Every Business Owner Needs Goals

Clear goals from the beginning are essential for keeping your business on track, as well as being able to review your accomplishments and mistakes. Goals provide you with a plan of action and will make it easier to succeed in the long run. Go big or start small. It really depends on you and your business. It is much easier to get where you want to go rather than wandering around aimlessly waiting for the money to appear. When you are your own boss, you are the one that has to make things happen.


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Jamon R. Hicks, Your Attorney for Business Litigation

 

In an ideal world, people would take immediate responsibility for accidents caused by their neglect or carelessness.  In that uncomplicated world, if you have been injured because a company sold you a defective collapsible ladder that collapsed while you were climbing it, the company pay for your hospital bills and recovery time.  If you have suffered damages and risks to your health because of an automobile accident where the other driver was clearly at fault, you would receive compensation without question or delay.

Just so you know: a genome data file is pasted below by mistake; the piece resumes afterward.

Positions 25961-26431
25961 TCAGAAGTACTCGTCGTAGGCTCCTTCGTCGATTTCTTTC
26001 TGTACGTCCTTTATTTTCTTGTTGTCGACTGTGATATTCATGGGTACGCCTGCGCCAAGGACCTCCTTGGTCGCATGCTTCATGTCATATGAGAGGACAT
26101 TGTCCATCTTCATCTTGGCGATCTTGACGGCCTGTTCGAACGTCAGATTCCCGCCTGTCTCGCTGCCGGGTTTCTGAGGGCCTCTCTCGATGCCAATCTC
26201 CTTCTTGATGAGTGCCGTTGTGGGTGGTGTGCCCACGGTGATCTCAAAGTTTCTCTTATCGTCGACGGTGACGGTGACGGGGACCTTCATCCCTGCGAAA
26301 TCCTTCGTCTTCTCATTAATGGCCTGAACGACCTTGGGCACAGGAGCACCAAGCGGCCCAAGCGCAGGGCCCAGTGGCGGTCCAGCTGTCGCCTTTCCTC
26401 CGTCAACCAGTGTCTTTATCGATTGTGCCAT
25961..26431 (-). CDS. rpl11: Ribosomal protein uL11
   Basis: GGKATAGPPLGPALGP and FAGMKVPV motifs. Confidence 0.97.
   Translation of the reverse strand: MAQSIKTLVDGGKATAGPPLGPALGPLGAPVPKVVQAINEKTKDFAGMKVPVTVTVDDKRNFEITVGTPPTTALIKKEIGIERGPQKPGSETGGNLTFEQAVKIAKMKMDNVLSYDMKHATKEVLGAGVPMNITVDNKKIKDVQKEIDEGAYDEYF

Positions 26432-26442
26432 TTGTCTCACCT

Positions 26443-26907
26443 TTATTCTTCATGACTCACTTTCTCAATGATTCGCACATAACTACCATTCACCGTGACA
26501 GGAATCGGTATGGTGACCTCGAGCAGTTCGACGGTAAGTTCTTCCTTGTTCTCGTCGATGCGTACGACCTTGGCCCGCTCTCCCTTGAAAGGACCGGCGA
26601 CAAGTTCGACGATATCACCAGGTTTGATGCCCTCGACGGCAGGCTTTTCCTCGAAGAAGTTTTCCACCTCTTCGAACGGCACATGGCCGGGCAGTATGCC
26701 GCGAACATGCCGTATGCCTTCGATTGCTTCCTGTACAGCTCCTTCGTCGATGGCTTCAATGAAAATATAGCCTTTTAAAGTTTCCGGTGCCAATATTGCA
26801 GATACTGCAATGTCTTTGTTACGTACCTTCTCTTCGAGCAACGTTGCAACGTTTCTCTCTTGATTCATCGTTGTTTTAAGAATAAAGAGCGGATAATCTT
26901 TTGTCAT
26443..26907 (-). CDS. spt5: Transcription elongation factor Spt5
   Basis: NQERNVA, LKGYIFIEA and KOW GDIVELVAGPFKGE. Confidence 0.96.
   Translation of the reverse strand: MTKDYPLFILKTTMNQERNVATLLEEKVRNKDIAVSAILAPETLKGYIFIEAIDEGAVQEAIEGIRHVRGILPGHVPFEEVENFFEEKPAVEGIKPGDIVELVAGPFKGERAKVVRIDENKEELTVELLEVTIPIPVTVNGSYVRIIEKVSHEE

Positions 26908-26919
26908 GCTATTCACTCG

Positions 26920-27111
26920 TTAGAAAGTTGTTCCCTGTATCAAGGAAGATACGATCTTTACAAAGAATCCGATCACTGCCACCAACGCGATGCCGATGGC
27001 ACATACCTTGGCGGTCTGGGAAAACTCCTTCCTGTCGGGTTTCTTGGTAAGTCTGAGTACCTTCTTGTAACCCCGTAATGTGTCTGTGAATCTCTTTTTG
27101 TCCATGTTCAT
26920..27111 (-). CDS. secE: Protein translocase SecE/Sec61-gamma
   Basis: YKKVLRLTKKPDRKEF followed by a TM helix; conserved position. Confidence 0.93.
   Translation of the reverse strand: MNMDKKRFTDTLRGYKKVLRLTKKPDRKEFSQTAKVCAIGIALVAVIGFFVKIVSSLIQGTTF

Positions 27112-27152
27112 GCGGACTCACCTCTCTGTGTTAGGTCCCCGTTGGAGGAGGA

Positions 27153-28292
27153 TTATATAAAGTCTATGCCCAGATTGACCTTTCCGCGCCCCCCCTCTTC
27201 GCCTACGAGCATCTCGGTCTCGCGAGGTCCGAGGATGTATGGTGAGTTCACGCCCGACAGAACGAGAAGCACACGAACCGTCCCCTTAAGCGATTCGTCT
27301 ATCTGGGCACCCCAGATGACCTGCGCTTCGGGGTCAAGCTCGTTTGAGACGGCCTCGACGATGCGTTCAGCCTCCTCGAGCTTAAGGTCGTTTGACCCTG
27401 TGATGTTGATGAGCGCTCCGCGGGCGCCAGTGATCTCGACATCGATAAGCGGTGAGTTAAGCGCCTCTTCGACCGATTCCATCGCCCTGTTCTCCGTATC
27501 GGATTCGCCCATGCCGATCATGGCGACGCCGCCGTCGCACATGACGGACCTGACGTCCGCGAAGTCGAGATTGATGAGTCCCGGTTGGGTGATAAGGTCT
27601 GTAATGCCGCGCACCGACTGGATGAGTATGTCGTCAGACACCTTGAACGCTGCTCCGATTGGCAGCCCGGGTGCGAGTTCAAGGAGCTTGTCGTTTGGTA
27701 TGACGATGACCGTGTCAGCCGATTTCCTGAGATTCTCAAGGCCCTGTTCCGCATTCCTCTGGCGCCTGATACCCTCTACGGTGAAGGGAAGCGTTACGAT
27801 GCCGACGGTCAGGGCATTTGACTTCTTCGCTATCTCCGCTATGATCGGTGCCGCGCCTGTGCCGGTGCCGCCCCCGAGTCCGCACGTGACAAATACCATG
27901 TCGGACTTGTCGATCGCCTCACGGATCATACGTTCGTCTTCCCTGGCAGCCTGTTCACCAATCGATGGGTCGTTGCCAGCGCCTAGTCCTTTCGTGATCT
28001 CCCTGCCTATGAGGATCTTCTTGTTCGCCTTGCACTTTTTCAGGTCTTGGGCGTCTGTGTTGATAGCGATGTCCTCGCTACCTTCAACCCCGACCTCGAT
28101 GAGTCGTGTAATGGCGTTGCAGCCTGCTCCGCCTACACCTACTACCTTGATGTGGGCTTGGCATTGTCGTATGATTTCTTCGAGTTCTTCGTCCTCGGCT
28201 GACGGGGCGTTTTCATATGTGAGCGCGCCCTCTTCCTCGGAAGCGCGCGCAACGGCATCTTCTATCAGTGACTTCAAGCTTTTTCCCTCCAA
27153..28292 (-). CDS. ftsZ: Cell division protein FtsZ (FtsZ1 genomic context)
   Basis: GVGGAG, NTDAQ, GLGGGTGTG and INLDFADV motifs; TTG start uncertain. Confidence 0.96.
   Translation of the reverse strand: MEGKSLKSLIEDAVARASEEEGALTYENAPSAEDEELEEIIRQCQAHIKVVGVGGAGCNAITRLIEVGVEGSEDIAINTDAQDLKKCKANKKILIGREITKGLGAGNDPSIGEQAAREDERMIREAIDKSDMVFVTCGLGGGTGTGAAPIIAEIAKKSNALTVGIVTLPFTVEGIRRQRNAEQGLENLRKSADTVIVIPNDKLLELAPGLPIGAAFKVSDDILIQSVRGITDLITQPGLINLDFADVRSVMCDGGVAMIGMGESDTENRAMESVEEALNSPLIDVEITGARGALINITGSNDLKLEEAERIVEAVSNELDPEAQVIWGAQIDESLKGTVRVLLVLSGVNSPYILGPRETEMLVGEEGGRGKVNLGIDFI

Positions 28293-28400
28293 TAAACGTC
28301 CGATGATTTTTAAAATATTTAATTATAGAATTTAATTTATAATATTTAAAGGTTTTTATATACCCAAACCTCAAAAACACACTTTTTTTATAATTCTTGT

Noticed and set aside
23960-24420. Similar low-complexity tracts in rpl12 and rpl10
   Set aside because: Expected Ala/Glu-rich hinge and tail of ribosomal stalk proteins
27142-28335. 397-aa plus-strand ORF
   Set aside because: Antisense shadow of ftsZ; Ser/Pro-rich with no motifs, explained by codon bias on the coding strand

However, we do not live in an ideal world.  We live in a world filled with legal jargon, barely understandable from a layman’s view.  We live in a world filled with statutes and hidden clauses that favor best corporations and insurance companies.  What we might see as a simple case of defining our rights is lost in the proceedings and circumstances of not fully knowing our rights and the correct steps to take in asserting them.